The Christian communities in Jerusalem comprise about 2% of the city's population – though their impact is more than considerable in many ways. The Jerusalem Institute is one of the only local bodies analyzing Christian presence in the city, and in the Holy Land, and the challenges in the relationship between Israel and the churches.
Jerusalem, needless to say, has resonance around the Christian world and Christian leaders have great influence on world public opinion, especially in Europe and the USA – and yet, says Ramon, for the Israeli government this important and sensitive subject is usually low on the agenda. "There are clear advantages to the Christian presence in Jerusalem – particularly related to pilgrim tourism," says Ramon. He notes that no other city in the world can boast the number of Christian denominations found in Jerusalem – Greek Orthodox, Latin, Armenian, Coptic, Ethiopian, Syrian, Greek-Catholic, Syrian-Catholic, Armenian-Catholic, Anglican, Lutheran, Baptist, Russian-Orthodox, Romanian-Orthodox, and that's not all. Deprecating their presence could result in Jerusalem losing some its inherent attraction and special status in their eyes, he says. Nurturing ties, on the other hand, could have a trickle-down effect in boosting Jerusalem's image abroad, especially during times of political tension. "It is in Israel's interest to encourage that presence. There are benefits for all involved."
In October, a special synod (assembly) of all the Catholic patriarchs and bishops from around the Middle East was convened in Rome to discuss the identity, vocation and mission of the Catholic Church throughout the region – that is, in both the Arab world and the Holy Land. Pope Benedict XVI took an active role in the synod. To spark interest in Israel Radio Vatican set up a web site in Hebrew outlining the daily activities and resolutions during the two-week event. The synod received quite extensive media coverage around the Christian world – though only scant exposure in Israel.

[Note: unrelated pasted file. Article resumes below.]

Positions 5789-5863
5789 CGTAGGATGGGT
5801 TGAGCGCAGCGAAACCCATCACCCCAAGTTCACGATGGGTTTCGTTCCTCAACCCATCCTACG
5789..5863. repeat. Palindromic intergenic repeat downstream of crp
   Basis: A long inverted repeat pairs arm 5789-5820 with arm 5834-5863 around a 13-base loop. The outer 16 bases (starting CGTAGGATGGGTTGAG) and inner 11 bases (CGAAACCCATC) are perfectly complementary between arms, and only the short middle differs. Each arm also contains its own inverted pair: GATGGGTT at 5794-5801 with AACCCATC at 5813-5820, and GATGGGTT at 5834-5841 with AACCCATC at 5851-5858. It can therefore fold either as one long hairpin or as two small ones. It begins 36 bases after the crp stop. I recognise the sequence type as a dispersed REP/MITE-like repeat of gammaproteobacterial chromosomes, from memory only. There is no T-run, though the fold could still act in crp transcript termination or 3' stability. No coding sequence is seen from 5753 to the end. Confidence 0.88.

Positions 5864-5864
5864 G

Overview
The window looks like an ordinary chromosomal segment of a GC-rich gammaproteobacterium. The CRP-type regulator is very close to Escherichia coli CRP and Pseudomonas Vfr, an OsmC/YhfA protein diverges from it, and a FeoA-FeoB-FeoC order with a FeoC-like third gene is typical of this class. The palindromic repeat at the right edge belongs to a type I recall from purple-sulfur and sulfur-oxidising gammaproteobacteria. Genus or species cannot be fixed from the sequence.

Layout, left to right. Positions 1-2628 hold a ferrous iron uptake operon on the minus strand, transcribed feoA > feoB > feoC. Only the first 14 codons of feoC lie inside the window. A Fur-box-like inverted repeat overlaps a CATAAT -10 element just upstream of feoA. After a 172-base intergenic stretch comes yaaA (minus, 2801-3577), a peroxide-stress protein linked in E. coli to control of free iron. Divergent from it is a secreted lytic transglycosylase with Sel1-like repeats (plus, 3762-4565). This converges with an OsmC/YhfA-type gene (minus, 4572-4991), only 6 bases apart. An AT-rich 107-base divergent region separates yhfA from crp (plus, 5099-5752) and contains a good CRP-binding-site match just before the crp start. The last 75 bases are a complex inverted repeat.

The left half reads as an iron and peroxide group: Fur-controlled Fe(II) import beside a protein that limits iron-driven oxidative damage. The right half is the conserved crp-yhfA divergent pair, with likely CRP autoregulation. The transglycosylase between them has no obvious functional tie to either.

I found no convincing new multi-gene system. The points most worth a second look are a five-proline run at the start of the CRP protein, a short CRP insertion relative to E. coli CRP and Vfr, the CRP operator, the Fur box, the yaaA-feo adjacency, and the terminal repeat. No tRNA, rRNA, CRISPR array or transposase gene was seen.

On 15 December 2010, the Assembly of Catholic Ordinaries of the Holy Land, in collaboration with JIIS, the Interreligious Coordinating Council in Israel, and the Jerusalem Center for Jewish-Christian Relations, will hold a symposium to discuss the recent synod. Some of the bishops who attended the synod will participate in the symposium, presenting their impressions with regard to the discussions and the documents that were published, and they will respond to questions and comments of researchers and experts working in this field. The symposium, to be held at JIIS, will be conducted in Hebrew.
A book by Ramon, "Christians in the Jewish State," will be published in early 2011.